Researchers at the ARS Southern Regional Research Center in New Orleans, LA, in collaboration with Red River Commodities, a major sunflower seed producer based in Fargo, ND, developed a process for making a sunflower butter product that resembles the flavor, texture and appearance of commercially available peanut butter. Red River Commodities came to USDA-ARS researchers Isabel Lima and Harmeet Guraya for their processing expertise. The ARS scientists were able to solve a major obstacle in processing the product after discovering that improper roasting results in poor texture, flavor and appearance. By modifying the roasting process, and controlling moisture and ingredient effects, they produced a significantly improved sunflower butter.
The beauty of this product is that it is an alternative to peanut butter for peanut allergy sufferers. According to the Asthma and Allergy Foundation of America, approximately 2 percent of the population suffers from peanut allergies, with symptoms ranging from a mild case of hives to severe anaphylactic shock. So, this alternative is welcome news.
Although Red River Commodities unveiled the new product in 2002, SunButter® has had tremendous commercial success within the last few years with its expanded product line. It is now available in a variety of flavors (creamy, organic unsweetened, natural, natural crunch and natural omega-3) and sizes, including new "go packs" designed for lunches and on-the-go snacking. The product is being sold to some of the largest U.S. food companies and retailers, such as Kroger, SuperValu, Walmart, Target, Trader Joe's and Whole Foods, and recently through the QVC network. It can also be purchased at the company's Website: www.sunbutter.com.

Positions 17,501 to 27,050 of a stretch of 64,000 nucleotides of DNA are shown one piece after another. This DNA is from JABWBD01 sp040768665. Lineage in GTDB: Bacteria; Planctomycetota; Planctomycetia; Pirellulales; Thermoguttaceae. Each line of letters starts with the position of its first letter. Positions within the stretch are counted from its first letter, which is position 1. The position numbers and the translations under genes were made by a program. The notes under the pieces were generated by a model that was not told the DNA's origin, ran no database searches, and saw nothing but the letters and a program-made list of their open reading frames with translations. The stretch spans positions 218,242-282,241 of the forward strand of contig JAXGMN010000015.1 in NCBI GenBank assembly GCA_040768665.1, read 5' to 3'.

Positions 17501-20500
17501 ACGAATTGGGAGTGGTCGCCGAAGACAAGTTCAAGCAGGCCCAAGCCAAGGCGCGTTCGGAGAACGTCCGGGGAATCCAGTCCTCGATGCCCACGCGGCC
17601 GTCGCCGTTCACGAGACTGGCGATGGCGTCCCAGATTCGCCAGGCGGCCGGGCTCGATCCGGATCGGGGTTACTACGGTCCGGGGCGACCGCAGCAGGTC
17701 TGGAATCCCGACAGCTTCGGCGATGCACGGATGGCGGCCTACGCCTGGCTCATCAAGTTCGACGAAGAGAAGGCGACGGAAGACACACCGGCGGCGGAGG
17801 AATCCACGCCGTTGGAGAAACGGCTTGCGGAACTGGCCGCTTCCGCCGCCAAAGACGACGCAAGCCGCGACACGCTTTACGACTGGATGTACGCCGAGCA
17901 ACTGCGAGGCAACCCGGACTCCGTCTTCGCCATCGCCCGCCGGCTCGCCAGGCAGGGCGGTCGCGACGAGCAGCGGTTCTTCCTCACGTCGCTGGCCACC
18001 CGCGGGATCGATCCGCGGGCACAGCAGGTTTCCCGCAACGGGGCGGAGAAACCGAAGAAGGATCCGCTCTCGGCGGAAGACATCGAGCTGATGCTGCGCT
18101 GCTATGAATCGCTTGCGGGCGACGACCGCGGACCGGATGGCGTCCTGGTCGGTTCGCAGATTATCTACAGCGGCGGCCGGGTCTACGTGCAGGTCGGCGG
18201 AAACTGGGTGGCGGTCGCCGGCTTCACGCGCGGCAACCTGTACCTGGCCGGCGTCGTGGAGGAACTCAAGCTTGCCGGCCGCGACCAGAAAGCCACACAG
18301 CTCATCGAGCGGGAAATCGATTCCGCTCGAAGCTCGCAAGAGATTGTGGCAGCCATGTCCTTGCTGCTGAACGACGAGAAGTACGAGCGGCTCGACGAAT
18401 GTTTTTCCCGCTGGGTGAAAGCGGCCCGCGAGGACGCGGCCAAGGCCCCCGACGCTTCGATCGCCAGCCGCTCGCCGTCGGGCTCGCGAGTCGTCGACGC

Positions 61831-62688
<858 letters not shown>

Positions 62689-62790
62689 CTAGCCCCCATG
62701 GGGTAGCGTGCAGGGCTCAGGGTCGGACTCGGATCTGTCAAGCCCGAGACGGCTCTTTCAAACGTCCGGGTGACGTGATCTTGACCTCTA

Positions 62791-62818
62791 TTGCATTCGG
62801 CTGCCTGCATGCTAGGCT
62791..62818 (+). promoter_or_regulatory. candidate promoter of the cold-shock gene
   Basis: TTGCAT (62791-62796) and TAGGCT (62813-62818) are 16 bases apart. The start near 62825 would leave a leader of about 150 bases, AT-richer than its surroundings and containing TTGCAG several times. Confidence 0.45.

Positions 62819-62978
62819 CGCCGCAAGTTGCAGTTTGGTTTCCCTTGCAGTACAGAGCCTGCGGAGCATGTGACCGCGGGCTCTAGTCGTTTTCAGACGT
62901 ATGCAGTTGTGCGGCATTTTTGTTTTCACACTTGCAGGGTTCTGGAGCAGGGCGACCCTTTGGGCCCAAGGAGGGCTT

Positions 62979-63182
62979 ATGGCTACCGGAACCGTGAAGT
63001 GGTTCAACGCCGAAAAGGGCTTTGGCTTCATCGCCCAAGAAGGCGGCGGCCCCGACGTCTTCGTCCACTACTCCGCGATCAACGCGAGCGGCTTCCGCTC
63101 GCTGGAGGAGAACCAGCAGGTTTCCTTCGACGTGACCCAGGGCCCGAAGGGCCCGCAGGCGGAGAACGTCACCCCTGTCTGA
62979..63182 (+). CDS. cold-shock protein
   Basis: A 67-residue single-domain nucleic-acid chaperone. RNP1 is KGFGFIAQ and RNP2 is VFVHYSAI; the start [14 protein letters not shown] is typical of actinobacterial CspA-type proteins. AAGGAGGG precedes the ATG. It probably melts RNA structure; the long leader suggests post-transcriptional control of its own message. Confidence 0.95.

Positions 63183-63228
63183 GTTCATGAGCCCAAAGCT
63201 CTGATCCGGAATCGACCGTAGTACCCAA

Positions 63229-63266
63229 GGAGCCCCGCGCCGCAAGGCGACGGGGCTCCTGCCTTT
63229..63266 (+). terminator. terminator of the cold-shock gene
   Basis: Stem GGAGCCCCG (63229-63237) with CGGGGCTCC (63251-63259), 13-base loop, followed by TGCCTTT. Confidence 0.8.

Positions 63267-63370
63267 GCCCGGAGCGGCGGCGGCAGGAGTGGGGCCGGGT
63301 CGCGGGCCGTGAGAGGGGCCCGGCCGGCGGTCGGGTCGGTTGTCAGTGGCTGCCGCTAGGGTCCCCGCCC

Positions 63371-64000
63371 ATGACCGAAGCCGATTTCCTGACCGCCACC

Sunflower seeds are a good source of protein, fiber, vitamin E, zinc and iron. SunButter® is currently being used in a variety of foods as an added ingredient, including in energy bars and a no-peanut peanut sauce. SunButter® is an entitlement item, and thus part of the food commodities list for the USDA National School Lunch Program.
The technology addresses one of the USDA Secretary's top priorities—child nutrition and health—in that it promotes a healthy food alternative for children with peanut allergies. It also supports farm and rural development by increasing the value of U.S. sunflower seeds, boosting profitability for U.S. sunflower farmers.
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